Mystery Flora: Stop Eyeballing the Geology and Pay Attention to Meee!!!

Spoiler alert: we will not stop eyeballing the geology. It’s just a bit harder to see right now.

The weather was superb on Monday, so B and I took a break from the chaos that is currently my life and went to Lord Hill. It was so muddy! The trails are pretty much mush after several days of rain, so if you decide to go see all the beautiful sights, please don’t wear shoes you want to keep tidy. And you’ll want to pay attention to where you’re stepping even on the rare dry bits, because there are piles of horse doings. We really need to make a law that you have to clean up after your equine as well as your canine. Sigh. It was still worth it. No owls, alas, but we saw a few chipmunks, and heard a woodpecker or two, and saw some cute sparrows, and there were flowering plants all over and lusty leafy trees and even still some visible geology, so yay!

I have some fun winter-spring comparisons for you, and then we will have our mystery flora.

Here is Mount Rainier from the bald spot on Lord Hill in February:

Image shows Mount Rainier capped with an almost-lenticular cloud. There are Cascade foothills in the foreground.
Mount Rainier from Lord Hill in February.

And the same view in April:

The image is similar to the previous, only now it's capped by a string of fluffy clouds, and the trees in the foreground have leafed out.
Mount Rainier from Lord Hill in April.

Bonus cool points to those who can identify the leafy trees in the foreground.

As you can see, it’s getting rather greener. Remember February, when you could see Rainier through a screen of basically sticks?

Image shows Mount Rainier through a screen of bare trees.
Mount Rainier from the non-bald bit of Lord Hill’s mega-awesome viewpoint in February.

Now that the trees have leaved out, you can’t see quite as much. We’re lucky we’ve got a small gap in the leaves, here.

The branches are now heavy with leaves. Mount Rainier is barely visible.
Same view in April.

Buh-bye, visibility.

The valley that was so stark before

Most of the valley is filled with bare-branched trees, with some strips of evergreens. The Cascades are visible in the distance.
Looking across the valley at the Cascades in February.

is now a sea of green.

A similar view. The previously-bare trees are now covered in light-green leaves.
How green is my valley now?!

Yep. ‘Tis definitely the season when a bunch of green stuff happens, and does its best to block the view.

Our April showers bring April flowers – the Pacific Northwest isn’t really interested in waiting another month for them. I mean, we basically bloom year-round here, but of course spring is the time when lots of plants suddenly get horny, so we end up with the results of their reproductive urges beautifying the landscape. I wish I’d known as a child that flowers are the way many mommy and daddy plants make baby plants, because I might have kicked out the cultural messages that sex is icky and dirty and shameful much, much earlier.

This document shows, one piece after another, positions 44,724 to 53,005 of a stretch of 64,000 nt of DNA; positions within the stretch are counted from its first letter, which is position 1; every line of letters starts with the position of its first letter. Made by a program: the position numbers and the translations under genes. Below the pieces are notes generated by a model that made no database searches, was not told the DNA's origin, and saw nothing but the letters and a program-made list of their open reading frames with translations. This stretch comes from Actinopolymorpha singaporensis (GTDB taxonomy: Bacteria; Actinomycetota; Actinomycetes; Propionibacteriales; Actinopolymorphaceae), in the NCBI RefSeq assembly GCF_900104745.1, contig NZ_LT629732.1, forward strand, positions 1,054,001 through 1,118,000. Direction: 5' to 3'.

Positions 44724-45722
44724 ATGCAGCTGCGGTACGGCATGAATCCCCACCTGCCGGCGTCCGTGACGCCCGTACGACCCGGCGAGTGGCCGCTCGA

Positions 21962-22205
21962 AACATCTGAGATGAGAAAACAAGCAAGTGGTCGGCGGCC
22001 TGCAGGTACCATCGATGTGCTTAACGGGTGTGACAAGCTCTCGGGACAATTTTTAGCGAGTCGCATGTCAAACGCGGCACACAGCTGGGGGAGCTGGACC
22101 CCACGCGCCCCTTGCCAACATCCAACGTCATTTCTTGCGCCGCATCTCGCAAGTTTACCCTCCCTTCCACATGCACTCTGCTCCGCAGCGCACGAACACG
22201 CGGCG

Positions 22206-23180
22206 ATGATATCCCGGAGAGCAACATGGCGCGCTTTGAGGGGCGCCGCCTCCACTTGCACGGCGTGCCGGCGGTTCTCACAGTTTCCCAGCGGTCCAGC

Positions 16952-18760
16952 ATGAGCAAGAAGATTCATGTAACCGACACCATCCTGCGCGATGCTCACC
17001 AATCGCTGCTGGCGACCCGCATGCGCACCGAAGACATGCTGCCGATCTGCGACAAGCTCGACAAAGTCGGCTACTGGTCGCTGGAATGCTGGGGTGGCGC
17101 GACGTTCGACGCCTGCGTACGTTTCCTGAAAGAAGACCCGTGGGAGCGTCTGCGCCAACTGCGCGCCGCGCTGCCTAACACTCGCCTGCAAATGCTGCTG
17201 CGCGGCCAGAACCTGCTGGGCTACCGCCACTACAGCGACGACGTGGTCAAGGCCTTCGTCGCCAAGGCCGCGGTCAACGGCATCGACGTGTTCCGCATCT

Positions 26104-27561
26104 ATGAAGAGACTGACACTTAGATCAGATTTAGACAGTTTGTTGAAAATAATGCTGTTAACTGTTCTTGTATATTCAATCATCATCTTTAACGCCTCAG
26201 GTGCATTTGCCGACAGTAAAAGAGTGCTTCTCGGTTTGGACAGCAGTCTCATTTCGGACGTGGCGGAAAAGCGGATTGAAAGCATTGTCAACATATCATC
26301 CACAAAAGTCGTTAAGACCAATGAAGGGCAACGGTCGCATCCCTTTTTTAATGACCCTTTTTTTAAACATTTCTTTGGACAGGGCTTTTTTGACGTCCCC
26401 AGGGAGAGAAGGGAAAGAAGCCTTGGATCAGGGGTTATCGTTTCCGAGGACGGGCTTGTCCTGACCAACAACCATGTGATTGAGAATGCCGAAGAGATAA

At least flowering plants don’t have any hangups.

Image shows a cluster of tiny purple flowers.
Mystery Flora I

These little purple clusters are all over the top of the hill, mostly hanging about in the shadier places close to the trees and bushes. Alas, my camera hates focusing on purple, and I was in a bit of a hurry to get to the other side of the hill, and so most of my photos of them turned out blurred. But at least you can get a good look at the leaves in this one:

Image shows one of the purple clusters and its leaves. The leaves are long, oblong, and smooth.
Mystery Flora II

They stand up like lollypops on stems that are about 3-5 inches tall. If they’re still blooming next time we go back up there, I’ll try to get better photos. But here, have a close-up of one of the flower clusters to compensate.

Image is a detail of half of a cluster. The individual flowers are vaguely trumpet-shaped at the base, with five flaring petals, and several anthers.
Mystery Flora III

Tiny, but gorgeous!

There are some phenomenal flowering bushes on the other side of the hill, which I will show you soon. We enjoyed those sights immensely, and then headed back by way of the Pipeline Trail, where we found this slug hanging about on a dandelion, and it was adorable.

Image shows a black bannana slug on a dandelion. Its body is hanging down the back, with its head resting on the flower.
Slug on dandelion.

Ah, the sweet slugs of spring.

Mystery Flora: Stop Eyeballing the Geology and Pay Attention to Meee!!!
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5 thoughts on “Mystery Flora: Stop Eyeballing the Geology and Pay Attention to Meee!!!

  1. 2

    Thank you, rq. I kept wanting to post “I got nuthin'”, because, you know, I had nothing. Interesting that the map in the second link excludes the county where Lord Hill Park is located and where I, and maybe Dana*, reside. Guess they need an update.

    *Dana’s in Bothell, which straddles the line between King and Snohomish Counties. Memorialized in the immortal “Godzilla ate Tukwila” in the line: “He took a big bite of Bothell and said ‘Ugh, that tastes awful'”. Which is better than my current location of Everett, which he spit out.

  2. 4

    ZOMG, can you believe I just got a whole post outta that song, plus some great geology in Japan! Srsly! It’ll be up on Saturday. Thank you thank you!

    (I’m in King County, btw. Right on the border of Woodinville, actually.)

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